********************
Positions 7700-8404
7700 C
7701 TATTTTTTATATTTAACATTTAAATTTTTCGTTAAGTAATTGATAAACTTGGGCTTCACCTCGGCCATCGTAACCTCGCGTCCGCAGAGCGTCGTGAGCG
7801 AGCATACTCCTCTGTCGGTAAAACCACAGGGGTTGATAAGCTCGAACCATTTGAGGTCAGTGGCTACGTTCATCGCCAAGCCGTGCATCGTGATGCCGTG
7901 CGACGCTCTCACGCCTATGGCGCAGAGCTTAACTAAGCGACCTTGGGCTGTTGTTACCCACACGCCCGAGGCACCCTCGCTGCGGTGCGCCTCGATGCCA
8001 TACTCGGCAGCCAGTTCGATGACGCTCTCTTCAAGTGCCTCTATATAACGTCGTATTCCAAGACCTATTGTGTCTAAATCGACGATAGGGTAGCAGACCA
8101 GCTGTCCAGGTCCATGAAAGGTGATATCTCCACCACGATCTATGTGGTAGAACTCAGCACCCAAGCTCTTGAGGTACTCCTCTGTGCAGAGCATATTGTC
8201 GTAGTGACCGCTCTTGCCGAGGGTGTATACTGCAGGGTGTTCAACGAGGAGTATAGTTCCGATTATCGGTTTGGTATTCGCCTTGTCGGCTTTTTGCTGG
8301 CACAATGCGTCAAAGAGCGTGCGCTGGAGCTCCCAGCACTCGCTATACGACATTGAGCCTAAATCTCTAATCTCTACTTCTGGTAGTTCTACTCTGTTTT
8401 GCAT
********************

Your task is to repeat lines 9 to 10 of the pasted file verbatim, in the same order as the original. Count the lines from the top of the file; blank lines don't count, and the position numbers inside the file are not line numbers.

8301 CACAATGCGTCAAAGAGCGTGCGCTGGAGCTCCCAGCACTCGCTATACGACATTGAGCCTAAATCTCTAATCTCTACTTCTGGTAGTTCTACTCTGTTTT
8401 GCAT